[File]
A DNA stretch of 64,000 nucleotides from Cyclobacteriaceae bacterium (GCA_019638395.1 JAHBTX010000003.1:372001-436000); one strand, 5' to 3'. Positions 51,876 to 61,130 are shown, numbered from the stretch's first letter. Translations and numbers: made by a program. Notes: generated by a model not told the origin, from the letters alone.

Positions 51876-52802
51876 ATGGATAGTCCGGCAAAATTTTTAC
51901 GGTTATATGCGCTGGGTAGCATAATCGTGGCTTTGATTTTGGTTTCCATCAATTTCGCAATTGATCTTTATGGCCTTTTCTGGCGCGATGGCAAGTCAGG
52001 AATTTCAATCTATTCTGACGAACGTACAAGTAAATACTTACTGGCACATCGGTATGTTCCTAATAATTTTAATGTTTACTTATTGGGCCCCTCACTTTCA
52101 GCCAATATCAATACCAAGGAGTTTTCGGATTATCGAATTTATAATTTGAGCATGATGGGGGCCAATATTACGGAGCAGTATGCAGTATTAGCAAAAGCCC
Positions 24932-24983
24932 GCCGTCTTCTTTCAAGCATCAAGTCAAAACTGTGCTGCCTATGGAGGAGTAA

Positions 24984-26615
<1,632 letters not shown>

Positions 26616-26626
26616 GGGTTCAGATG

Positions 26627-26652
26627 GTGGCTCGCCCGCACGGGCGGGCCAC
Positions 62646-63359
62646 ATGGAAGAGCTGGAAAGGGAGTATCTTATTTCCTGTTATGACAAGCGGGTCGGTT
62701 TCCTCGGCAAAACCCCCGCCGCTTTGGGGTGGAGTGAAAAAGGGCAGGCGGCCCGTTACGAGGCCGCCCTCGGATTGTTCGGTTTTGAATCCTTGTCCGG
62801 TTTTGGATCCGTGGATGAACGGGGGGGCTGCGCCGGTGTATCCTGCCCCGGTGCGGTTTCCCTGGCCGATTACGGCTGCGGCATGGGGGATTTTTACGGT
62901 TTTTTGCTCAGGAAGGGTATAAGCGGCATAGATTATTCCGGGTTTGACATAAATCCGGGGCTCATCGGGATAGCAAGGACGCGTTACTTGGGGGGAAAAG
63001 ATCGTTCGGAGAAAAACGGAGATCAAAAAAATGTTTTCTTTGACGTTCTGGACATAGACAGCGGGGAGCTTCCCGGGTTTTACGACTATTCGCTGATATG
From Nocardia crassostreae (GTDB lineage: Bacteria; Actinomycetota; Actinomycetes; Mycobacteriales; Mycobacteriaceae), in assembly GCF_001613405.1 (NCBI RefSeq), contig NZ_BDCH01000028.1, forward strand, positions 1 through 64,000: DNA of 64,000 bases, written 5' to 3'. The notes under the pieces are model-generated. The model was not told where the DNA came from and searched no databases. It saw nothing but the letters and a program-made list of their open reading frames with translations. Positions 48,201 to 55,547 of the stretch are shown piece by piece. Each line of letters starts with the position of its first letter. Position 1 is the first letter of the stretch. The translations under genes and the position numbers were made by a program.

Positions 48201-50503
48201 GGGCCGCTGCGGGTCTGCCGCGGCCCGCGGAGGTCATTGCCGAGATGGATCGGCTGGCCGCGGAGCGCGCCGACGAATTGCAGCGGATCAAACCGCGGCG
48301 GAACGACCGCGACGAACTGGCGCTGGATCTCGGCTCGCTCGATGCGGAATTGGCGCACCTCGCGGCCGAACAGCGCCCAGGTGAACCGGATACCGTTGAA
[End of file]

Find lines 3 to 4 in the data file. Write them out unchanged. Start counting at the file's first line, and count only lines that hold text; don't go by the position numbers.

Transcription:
51876 ATGGATAGTCCGGCAAAATTTTTAC
51901 GGTTATATGCGCTGGGTAGCATAATCGTGGCTTTGATTTTGGTTTCCATCAATTTCGCAATTGATCTTTATGGCCTTTTCTGGCGCGATGGCAAGTCAGG